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Music

Dio, another day

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IRON MAN: Ronnie James Dio's music stayed powerful till the end


On May 16, heavy metal lost some of its heaviness. The Iron Man of metal, Ronnie James Dio, 68, whose fearsome stage persona won him millions of fans around the world, died of cancer. The rich tenor that soared smoothly into an operatic baritone, the wild hairdo, the over-the-top dressing and commanding stage presence that belied his puny stature (he was shorter than Sachin Tendulkar) is finally still. To the very end, his music was powerful and consistently excellent, with deep lyrical thought pervading every fibre of his being. He was a standard bearer who held aloft the metal pennant with a dignity and integrity rarely associated with the genre. After he died, rock musicians of every hue lined up to pay tribute to the master, the dragon-slayer with a heart, the Michael Jackson of metal.

Dio's career spanned over half a century, starting out with rockabilly bands as a teenager. His near-classical style of vocal production was developed before the age of amplification, when the singer had to project his voice to the back of the hall by his own strength. Along with Bruce Dickinson of Iron Maiden and Rob Halford of Judas Priest, he pioneered the semi-operatic style of vocal production in metal, one instance among many of the genre's classical roots. Variously described as a 'class act' and a 'thorough gentleman', there is no record of him ever having refused an autograph.

Though he started his career in the late '50s, it wasn't until the early '70s that his band, Elf - they used to open for Deep Purple - started getting noticed. In 1975, Purple's guitarist, Ritchie Blackmore, hired Dio for his new band, Rainbow, which brought him fame. It's another matter that Dio's golden vibrato closely resembled that of Ian Gillan, Purple's singer. In 1979, when trouble began to brew in Black Sabbath, the founders of the heavy metal genre, iconic singer Ozzy Osbourne was fired for his drug and alcohol addiction, and Sabbath's manager's daughter Sharon (who later married Ozzy) suggested that Ronnie should head the world's most formidable metal act.

The three years he spent with the Sabs brought him worldwide renown, as much for his voice as his prodigious song writing. His first album with the band, Heaven and Hell, is still the holy grail of metal. More than merely a singer, he was an accomplished and articulate lyricist with the aura of a troubled poet. Though many think that the band's dark name and Dio's gothic personality - he was obsessed with skulls, chains and occult imagery - indicated that he was a Satanist, Dio was never really a devil worshipper. (He was raised Catholic and thought as a child that nuns were "penguins who would smack you if you went wrong". ) For him, devils and dragons were metaphors of the ancient battle between good and evil.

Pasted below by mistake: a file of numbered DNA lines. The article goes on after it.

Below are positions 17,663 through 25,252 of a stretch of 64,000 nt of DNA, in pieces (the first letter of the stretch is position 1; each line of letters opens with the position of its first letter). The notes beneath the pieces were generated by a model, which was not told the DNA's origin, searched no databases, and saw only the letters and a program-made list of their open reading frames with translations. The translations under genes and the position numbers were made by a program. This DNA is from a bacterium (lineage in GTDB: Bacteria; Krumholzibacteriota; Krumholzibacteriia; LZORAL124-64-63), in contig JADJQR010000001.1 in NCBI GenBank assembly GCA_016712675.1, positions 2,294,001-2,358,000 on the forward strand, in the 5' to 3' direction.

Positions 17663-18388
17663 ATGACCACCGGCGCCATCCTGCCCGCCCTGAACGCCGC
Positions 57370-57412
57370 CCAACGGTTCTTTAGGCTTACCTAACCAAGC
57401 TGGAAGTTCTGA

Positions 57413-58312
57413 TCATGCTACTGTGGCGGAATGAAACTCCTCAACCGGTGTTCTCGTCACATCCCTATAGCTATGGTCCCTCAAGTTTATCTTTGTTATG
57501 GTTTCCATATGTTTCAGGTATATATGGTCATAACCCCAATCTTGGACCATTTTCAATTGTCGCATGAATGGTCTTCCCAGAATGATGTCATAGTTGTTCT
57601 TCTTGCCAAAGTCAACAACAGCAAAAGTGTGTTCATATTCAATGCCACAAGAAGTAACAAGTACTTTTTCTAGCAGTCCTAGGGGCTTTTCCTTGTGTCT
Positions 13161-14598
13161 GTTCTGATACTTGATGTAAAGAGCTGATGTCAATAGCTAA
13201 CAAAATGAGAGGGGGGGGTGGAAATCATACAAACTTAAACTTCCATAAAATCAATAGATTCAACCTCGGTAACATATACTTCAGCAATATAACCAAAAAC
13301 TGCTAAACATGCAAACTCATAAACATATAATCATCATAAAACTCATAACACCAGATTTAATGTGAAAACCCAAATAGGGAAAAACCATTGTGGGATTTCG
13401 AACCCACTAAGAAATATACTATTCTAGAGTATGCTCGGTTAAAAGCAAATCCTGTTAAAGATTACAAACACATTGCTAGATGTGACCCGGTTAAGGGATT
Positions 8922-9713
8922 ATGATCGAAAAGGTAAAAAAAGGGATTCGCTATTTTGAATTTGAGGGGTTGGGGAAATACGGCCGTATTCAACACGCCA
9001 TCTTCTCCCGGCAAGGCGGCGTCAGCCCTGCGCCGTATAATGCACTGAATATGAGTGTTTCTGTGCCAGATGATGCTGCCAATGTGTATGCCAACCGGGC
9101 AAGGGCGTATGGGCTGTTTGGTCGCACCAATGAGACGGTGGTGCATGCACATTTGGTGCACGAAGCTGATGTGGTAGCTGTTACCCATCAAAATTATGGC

It was with Sabbath that Dio popularised the cornuto, or the devil's horns, metal's most enduring symbol. Dio didn't invent the devil horns, nor did he claim to. He once explained that it was an Italian superstition (his parents migrated to the US from Italy) that the devil's horns, called the 'maloik', was used as a sign to ward off the evil eye.

Widely regarded as one of the most affable and unassuming metal heads in history, he rarely left a performance without posing with every fan who wanted a picture with him. Many fans call him "the nicest man you'll ever meet". He was also closely associated with Children of the Night, an organisation, which rescues America's children from prostitution, and his metal version of Live Aid raised massive funds for famine relief in Africa.

The metal community is in mourning. Online forums are heavy with tributes in an outpouring not witnessed since Michael Jackson's death. One Mexican fan recalls how he wasn't allowed into the hotel Dio was staying at, and shouted, "Dio, Dio", till Dio himself came out and asked security to let him in. When security refused, Dio walked out in the rain and signed autographs and posed for pictures with everyone present. Metallica's Lars Ulrich credits his entire career to Dio's influence, Killswitch Engage called him "one of the greatest metal singers of all time", and Slipknot's Corey Taylor called him a "great man with a smile and a handshake for fans and peers alike".

It's unlikely that the metal community will ever forget Ronnie James Dio. The volume of work and reputation he leaves behind ensure that he will always be a Rainbow in the Dark.

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